Artist Gavin Younge did not participate in the war, but went to the site of Cuito Cuanavale in 1997 to make Forces Favourites, video footage filmed on the back of a bicycle that addresses the question: what happens to battle sites years after battle? The looping film shows the way in which the discarded artefacts of conflict have been re-appropriated for civilian life in the war’s aftermath: rusting, abandoned tanks have become normalised as the playground for children’s games. There is footage, too, of other lasting mementos: the wounds of landmine amputees.
Another work by Younge on display also deals with the issue of post-conflict environments, but from another angle. Bird Paintings focuses on an often-neglected issue: the destructive impact of war on eco-systems. The sequence of paintings, made on fragments of parquet flooring in a ruined home, captures birds that appear in an old bird book, The Birds of Angola, but which can no longer be found in the blighted area. While making the paintings, Norman notes, Younge “was interrupted periodically by villagers who would gesture excitedly at the images, saying the names of the missing birds in various local dialects”.
Other exhibits are more personal. Wayne Barker’s SADF Discharge Certificate (1985) amounts to just that: the certificate testifying to the artist’s release from the army by virtue of mental unfitness. Barker achieved his discharge – thereby bucking a trend which had seen three generations of men in his family serve in the military – by means of a form of pantomime-esque performance art: he marched like Charlie Chaplin for two weeks.
Photographer John Liebenberg worked for The Namibian after his military service, “informed by a radicalised political awareness”, and proceeded to capture images of the more informal, quotidian side of military service. His Picnic on the Cunene River (1987) is particularly striking: a photograph depicting permanent-force military families relaxing by the side of a river, chatting under beach umbrellas and, most incongruously, sprawling on an armoured Casspir in swimming costumes. Ordinary life goes on, it seems, even in the midst of brutal conflict.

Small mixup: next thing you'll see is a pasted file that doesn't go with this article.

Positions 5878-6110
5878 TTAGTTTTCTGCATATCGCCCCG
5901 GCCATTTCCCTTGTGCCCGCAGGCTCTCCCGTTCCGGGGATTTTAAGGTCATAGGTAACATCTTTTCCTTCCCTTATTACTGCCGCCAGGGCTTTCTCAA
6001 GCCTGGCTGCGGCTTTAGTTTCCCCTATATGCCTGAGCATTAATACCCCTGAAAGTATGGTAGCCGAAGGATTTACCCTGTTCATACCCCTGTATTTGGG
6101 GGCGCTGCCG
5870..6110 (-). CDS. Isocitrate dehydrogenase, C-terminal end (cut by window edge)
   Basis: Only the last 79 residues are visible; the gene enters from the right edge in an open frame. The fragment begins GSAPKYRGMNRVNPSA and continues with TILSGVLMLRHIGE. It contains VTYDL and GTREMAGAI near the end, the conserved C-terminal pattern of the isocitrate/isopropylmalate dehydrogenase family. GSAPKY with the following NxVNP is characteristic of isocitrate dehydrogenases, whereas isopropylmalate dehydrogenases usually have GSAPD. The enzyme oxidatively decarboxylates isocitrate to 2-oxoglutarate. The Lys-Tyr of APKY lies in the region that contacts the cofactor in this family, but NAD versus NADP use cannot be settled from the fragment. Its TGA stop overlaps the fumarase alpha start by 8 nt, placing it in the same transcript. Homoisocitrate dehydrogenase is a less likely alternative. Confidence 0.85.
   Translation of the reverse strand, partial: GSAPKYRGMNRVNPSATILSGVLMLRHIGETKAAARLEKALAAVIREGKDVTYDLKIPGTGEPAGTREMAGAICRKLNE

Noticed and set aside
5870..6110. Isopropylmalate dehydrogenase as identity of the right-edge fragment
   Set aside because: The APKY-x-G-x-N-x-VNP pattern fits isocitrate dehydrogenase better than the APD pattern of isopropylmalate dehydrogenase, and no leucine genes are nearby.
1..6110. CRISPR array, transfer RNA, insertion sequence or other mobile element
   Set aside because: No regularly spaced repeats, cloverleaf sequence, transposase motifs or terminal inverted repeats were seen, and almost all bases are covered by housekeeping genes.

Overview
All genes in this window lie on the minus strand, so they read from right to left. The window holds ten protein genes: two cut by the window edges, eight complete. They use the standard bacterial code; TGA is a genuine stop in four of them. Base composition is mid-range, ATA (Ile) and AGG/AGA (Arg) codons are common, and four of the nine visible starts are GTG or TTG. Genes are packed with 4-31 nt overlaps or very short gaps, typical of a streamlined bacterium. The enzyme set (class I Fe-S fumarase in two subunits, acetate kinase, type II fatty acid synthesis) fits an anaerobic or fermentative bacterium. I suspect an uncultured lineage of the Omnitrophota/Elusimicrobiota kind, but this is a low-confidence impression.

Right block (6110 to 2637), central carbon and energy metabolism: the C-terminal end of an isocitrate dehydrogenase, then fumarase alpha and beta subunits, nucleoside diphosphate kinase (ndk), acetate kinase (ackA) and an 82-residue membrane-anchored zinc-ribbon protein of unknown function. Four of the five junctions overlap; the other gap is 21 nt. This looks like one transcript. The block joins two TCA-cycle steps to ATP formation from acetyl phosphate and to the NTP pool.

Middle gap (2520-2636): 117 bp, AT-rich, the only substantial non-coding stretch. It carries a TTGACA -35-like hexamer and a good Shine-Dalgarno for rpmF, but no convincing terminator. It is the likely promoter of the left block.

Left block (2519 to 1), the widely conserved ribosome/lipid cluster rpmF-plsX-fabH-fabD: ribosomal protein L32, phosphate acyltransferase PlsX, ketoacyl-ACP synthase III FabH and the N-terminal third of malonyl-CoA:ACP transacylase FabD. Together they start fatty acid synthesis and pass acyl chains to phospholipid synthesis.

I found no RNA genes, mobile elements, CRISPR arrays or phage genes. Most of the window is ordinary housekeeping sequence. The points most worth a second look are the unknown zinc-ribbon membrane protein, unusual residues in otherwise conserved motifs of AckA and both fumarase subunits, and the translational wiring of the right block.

Christo Doherty takes an image much like Liebenberg’s and has professional military model-makers recreate it, in Koevoet Picnic. There is a double-distancing effect: the Koevoet Picnic series are photographs of the model recreations of actual photographs, so the art itself may be seen as an attempt to mimic the desire of former conscripts to remove themselves from the events of war.
One photograph features a close-up of the other side of the Casspir, the side that Liebenberg’s original photo obscures. Here, Doherty has placed the bloodied body of a black war victim sprawling on the vehicle: an attempt to reveal an aspect of the war which the original image of domestic relaxation elides.
One of the most unexpectedly affecting features of the exhibition is Paul Emmanuel’s film A Rite Of Passage, 2008, which is a word-less record of new army recruits having their heads shaved at the 3rd South African Infantry Battalion in Kimberley. There is something extraordinarily brutal in the close-up images of head-shaving: a metaphor for the shearing of innocence. A black barber’s hands massage a white skull. The white T-shirts of army recruits flap in a field like a row of tombstones. It’s a film without any explicit commentary or critique, but an evocative meditation on the moment at which young men offer themselves up to the military.
“Not My War” may attract controversy from certain quarters for the perspective expressed by its title – there are undoubtedly some ex-SADF servicemen who are happy to express ownership of the war in a way the title does not allow. But the art it displays is as personal as it is political, and it reveals that Border War battles continue to be fought – in memory, imagination and interpretation – long after the dust has settled on Cuito Cuanavale. DM
Harrison Ford suffers from a fear of public speaking.